It means everything to be light

I was raised on the foot of a mountain in rural Virginia. It is stunning to this day.

I grew up catching lightning bugs in mason jars barefoot at dusk. Those jars were the best nightlights. Like most children, I was always asking annoying questions. One day as a little girl, I asked my Daddy, “Who lives on the other side of that mountain?” My father told me it was the Smurfs and it was on. I would fantasize about getting to the top and seeing all my friends on the other side of the mountain. I didn’t have too many friends growing up. I guess you could call me white trash. The Express, Gap, and Guess were just a few of the big names that made you insta-popular in school. Mine were fake and came from the flea market. One time a classmate snuck up behind me, pulled out my tag and proclaimed, “Jerzees!!! I knew it was fake.” I got made fun of for that. My God, if only I could have been on the other side of the mountain.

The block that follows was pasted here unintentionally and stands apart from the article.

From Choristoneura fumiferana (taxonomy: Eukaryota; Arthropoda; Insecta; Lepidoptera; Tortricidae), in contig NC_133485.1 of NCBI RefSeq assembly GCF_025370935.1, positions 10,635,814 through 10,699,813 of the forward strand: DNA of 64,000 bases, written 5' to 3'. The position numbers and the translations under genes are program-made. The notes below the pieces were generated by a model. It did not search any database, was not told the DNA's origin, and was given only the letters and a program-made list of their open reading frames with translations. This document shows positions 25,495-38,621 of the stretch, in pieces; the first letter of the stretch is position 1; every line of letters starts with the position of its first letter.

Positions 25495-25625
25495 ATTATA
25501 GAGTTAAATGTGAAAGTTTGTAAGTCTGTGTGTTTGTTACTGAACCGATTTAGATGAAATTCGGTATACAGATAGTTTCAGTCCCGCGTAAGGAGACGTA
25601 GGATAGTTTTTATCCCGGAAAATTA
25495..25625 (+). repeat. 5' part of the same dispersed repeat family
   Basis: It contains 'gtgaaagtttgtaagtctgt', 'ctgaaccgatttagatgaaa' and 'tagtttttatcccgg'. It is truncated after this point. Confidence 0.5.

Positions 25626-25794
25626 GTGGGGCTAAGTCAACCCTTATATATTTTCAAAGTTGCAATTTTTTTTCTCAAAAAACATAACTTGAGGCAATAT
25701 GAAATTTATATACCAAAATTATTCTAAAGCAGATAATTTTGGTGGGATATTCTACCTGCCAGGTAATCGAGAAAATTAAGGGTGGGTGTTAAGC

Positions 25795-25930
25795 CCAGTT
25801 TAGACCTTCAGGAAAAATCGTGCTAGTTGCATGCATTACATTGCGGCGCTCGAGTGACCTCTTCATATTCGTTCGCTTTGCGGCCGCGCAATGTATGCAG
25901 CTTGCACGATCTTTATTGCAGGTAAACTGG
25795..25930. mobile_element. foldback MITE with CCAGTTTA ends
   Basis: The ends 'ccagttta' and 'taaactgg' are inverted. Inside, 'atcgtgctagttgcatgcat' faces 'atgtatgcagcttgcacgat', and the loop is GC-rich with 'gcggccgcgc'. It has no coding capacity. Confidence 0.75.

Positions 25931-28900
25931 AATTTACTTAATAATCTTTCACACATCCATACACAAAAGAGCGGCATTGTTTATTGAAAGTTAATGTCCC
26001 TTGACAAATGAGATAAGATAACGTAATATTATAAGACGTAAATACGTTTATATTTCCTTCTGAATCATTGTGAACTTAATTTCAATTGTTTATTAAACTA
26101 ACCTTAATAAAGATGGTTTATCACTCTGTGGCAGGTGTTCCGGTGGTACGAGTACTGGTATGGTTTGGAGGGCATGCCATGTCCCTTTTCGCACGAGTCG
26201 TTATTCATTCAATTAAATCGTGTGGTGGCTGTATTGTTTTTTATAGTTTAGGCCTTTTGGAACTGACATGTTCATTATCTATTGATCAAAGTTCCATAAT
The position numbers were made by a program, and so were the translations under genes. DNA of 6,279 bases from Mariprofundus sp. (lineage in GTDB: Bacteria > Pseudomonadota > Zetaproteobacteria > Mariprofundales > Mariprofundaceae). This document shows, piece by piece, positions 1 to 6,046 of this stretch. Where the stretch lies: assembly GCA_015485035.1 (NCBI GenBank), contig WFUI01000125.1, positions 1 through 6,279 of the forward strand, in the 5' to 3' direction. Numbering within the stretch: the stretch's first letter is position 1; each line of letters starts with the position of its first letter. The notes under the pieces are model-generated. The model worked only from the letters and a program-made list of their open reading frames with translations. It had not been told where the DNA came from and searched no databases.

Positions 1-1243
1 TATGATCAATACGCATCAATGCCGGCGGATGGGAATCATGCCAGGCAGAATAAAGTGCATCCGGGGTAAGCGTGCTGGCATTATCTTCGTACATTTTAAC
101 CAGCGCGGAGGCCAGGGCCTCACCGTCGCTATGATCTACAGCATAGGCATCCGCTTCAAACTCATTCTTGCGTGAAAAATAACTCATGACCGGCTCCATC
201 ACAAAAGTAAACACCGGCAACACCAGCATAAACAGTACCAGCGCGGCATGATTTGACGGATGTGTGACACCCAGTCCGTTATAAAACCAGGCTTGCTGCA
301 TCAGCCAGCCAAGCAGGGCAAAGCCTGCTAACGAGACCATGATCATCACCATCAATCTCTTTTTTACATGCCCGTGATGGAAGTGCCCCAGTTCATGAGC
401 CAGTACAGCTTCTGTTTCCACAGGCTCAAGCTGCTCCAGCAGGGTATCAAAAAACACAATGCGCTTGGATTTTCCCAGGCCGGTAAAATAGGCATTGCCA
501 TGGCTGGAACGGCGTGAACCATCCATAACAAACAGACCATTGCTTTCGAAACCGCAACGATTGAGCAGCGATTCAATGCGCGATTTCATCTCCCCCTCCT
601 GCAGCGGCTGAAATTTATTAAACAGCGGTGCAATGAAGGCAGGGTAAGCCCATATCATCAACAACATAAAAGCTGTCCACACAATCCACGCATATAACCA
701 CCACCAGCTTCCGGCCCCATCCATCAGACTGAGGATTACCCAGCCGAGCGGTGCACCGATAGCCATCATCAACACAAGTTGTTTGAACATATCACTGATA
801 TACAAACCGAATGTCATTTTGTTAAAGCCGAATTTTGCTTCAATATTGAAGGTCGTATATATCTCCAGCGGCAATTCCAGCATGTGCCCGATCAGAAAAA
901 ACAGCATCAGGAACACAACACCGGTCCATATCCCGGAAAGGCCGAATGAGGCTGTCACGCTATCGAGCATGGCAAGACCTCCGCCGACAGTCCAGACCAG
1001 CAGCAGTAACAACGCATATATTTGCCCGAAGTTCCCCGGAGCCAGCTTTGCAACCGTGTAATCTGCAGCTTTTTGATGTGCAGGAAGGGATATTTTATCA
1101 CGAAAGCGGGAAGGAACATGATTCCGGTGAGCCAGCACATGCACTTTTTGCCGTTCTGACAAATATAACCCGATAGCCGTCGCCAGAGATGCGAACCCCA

One time my parents were arguing and I packed my beloved red “Going To Grandma’s” suitcase and tried to sneak out. My father caught me and asked me where I was going. I told him that I was going to live with the Smurfs. He told me not to be silly and sent me to my room. Defeated, I knew my dream had to be put on hold.

Lots of things happened in between that moment and now. Lots of things came undone. I could write a book about how my life unfolded, but that is for a different time. My point is that I did a lot of thinking about my past and where I am now and had a very important realization: truth comes in liquid form. It can take many shapes and sizes. My father’s empty Smurf gesture might have been meaningless. But it got me to thinkin’ that being poor might just be temporary and one day I would be on the other side of that mountain. To me, the truth is that life is what you make it. I faced my fears. And even when I was poor, I still had pride because I knew that I was destined for something greater than my bullies.

I will continue to choose hope until the day I die because I know there is something better on the other side of hardship. I’ve come to believe the dream itself is more important than actually having the fancy place and the money. And none of it matters if you didn’t get it by doing what is right.

And that is my truth.

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3 comments
  1. wildwoodflwr said:

    I know exactly where you took that first photo. Makes me homesick.

    • I have been all over the world but no place feels more peaceful than home.

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